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Publication numberUS4509923 A
Publication typeGrant
Application numberUS 06/320,149
Publication dateApr 9, 1985
Filing dateNov 10, 1981
Priority dateDec 9, 1980
Fee statusLapsed
Also published asEP0053941A1
Publication number06320149, 320149, US 4509923 A, US 4509923A, US-A-4509923, US4509923 A, US4509923A
InventorsRobert S. Turnbull
Original AssigneeC.W.F. Hamilton & Company Limited
Export CitationBiBTeX, EndNote, RefMan
External Links: USPTO, USPTO Assignment, Espacenet
Marine jet propulsion units
US 4509923 A
Abstract
Hydraulic jet propulsion apparatus having steering deflectors which are hydraulically balanced which operate against a seal to reduce spillage and to reduce jamming ans which will provide a smooth contour for the flow of water while not restricting the cross-sectional area of the jet stream. The apparatus also provides a reversing duct which is operable to intercept the jetstream, downstream of the steering deflectors so that the jetstream is divided into two streams the relative proportions of which depend upon the operation of the steering means each stream being turned while in the duct through an angle in excess of 90 degrees to emerge in diagonal directions respectively forward-to-port and forward-to-starboard so as to produce a reverse thrust with steering dependant on the relative proportions of flow in the two streams.
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Claims(7)
What is claimed is:
1. Hydraulic jet propulsion apparatus incorporating steering means comprising two steering deflectors diametrically opposed and operable to deflect horizontally in either direction a jetstream emerging from a discharge nozzle, each said steering deflector being pivotally mounted, each pivot being located adjacent to the discharge nozzle but forward of the mergence of the jetstream from the discharge nozzle and on the opposite side of the discharge nozzle to the deflector with the inner surface of each deflector (on the side adjacent to the jetstream) being a surface of revolution about an axis which is close to the pivot axis for the deflector and a control mechanism to control of the movement of said steering deflectors so that only one steering deflector is moved into the path of the jetstream at a time while the other steering deflector remains stationary or nearly stationary and clear of the jetstream and the steering deflector acting upon the jetstream has totally withdrawn before the other steering deflector is activated.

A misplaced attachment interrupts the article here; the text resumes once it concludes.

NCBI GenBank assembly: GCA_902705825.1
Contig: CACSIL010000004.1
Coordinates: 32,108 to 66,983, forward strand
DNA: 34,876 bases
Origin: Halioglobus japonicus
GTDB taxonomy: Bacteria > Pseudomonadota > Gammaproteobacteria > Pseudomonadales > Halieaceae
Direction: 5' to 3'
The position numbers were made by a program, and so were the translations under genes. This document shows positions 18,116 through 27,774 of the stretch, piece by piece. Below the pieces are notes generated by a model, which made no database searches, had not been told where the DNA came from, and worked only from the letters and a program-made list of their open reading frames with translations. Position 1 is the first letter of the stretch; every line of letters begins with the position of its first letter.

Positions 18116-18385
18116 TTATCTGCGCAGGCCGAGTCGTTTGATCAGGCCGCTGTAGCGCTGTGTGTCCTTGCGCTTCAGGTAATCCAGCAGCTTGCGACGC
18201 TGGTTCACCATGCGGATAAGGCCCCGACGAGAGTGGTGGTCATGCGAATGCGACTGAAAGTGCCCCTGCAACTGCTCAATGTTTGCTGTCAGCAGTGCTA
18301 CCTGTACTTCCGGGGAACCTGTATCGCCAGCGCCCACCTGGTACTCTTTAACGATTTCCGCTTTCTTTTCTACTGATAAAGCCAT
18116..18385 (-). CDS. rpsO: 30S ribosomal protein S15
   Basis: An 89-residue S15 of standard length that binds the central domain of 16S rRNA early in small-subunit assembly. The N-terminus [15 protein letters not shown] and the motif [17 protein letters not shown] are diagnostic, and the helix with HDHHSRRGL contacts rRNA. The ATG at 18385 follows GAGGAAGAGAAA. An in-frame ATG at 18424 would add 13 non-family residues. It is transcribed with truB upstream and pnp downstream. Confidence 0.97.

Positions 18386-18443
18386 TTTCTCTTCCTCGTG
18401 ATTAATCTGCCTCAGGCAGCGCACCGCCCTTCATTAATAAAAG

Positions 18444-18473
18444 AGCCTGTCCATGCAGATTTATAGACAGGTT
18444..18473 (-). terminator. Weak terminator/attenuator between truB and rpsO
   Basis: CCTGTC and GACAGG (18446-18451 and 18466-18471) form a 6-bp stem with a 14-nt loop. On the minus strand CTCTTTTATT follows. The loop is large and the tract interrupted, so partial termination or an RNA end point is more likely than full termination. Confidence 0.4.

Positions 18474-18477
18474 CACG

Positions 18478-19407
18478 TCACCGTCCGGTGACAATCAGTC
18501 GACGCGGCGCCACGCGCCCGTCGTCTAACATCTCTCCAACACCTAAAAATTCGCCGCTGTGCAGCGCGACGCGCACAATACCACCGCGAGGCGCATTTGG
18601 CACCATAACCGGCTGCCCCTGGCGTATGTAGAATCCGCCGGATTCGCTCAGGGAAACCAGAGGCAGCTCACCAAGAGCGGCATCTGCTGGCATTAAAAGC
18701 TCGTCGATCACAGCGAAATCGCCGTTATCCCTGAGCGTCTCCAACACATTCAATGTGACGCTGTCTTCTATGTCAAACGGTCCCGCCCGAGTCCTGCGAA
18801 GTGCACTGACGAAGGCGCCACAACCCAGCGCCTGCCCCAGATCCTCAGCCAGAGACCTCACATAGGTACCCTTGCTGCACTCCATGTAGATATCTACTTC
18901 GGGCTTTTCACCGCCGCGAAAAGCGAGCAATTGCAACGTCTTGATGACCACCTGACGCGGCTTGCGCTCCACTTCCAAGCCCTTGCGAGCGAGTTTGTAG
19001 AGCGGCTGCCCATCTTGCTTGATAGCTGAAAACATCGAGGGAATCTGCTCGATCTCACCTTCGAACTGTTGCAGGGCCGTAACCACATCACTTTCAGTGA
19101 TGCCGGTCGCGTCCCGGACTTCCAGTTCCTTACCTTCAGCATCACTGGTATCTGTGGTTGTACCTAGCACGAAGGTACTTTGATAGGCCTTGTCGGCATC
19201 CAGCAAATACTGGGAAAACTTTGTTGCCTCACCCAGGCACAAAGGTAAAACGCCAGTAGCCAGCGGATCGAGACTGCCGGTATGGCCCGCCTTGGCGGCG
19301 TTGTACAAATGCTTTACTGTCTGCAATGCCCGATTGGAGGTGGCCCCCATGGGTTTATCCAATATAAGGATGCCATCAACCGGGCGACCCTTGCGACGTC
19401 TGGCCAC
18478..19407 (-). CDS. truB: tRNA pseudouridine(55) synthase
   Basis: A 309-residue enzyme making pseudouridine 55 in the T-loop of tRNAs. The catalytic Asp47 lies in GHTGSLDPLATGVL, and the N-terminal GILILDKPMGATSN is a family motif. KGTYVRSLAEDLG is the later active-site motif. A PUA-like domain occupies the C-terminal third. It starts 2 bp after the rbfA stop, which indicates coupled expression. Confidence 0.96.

2. Hydraulic jet propulsion apparatus incorporating steering means comprising two steering deflectors diametrically opposed and operable to deflect horizontally in either direction a jetstream emerging from a discharge nozzle, each said steering deflector being pivotally mounted, each pivot being located adjacent to the discharge nozzle but forward of the mergence of the jetstream from the discharge nozzle and on the opposite side of the discharge nozzle to the deflector with the inner surface of each deflector (on the side adjacent to the jetstream) being a surface of revolution about an axis which coincides with the pivot axis for the deflector and a control mechanism to control the movement of said steering deflectors so that only one steering deflector is moved into the path of the jetstream at a time while the other steering deflector remains stationary or nearly stationary and clear of the jetstream and the steering deflector acting upon the jetstream has totally withdrawn before the other steering deflector is activated.
3. Hydraulic jet propulsion apparatus as claimed in claims 1 or 2 wherein each steering deflector is supported on a pair of arms, one above the discharge nozzle and one below the discharge nozzle and extending from the steering deflector to its associated pivot each such pair of arms crossing the other such pair of arms.
4. Hydraulic jet propulsion apparatus as claimed in claims 1 or 2 wherein the said steering deflectors are used in association with a flexible seal adjacent to the emergence of the jetstream from the discharge nozzle so as to reduce or eliminate any back flow of water between the discharge nozzle and the said steering deflectors.
5. Hydraulic jet propulsion apparatus as claimed in claims 1 or 2 in which the discharge nozzle has a case of a rigid material and an interior liner of a flexible material, the flexible material extending downstream of the rigid case, each said steering deflector bearing against the said flexible liner downstream of the rigid case at such times as said steering deflector operates so as to deflect the jetstream.
6. Hydraulic jet propulsion apparatus as claimed in claims 1 or 2 wherein the shape of the said surface of revolution in vertical section through its axis of revolution is similar to the shape of the jetstream in cross-section as it emerges from the discharge nozzle and the steering deflector encloses approximately half of the perimeter of the jetstream.